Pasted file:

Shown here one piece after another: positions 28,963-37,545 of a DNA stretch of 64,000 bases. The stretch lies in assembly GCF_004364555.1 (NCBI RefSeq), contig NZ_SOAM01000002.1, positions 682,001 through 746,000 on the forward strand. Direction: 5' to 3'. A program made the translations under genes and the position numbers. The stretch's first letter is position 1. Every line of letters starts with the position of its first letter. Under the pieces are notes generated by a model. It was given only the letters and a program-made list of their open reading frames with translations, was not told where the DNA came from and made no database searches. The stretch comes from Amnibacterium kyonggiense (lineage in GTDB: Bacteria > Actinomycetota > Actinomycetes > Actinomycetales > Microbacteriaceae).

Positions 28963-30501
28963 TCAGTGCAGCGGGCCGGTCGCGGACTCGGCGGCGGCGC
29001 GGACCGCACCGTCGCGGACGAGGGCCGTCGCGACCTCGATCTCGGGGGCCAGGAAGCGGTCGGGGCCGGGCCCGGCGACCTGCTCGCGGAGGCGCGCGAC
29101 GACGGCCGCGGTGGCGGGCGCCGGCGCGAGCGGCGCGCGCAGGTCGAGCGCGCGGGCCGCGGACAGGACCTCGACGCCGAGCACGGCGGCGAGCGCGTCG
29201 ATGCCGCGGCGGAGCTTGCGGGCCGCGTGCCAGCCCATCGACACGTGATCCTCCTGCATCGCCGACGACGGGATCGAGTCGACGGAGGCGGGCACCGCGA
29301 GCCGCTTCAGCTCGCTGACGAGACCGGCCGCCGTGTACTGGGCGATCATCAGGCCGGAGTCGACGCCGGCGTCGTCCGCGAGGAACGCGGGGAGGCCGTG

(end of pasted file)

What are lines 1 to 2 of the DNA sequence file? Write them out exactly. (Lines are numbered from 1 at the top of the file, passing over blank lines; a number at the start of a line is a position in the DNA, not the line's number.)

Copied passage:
Shown here one piece after another: positions 28,963-37,545 of a DNA stretch of 64,000 bases. The stretch lies in assembly GCF_004364555.1 (NCBI RefSeq), contig NZ_SOAM01000002.1, positions 682,001 through 746,000 on the forward strand. Direction: 5' to 3'. A program made the translations under genes and the position numbers. The stretch's first letter is position 1. Every line of letters starts with the position of its first letter. Under the pieces are notes generated by a model. It was given only the letters and a program-made list of their open reading frames with translations, was not told where the DNA came from and made no database searches. The stretch comes from Amnibacterium kyonggiense (lineage in GTDB: Bacteria > Actinomycetota > Actinomycetes > Actinomycetales > Microbacteriaceae).

Positions 28963-30501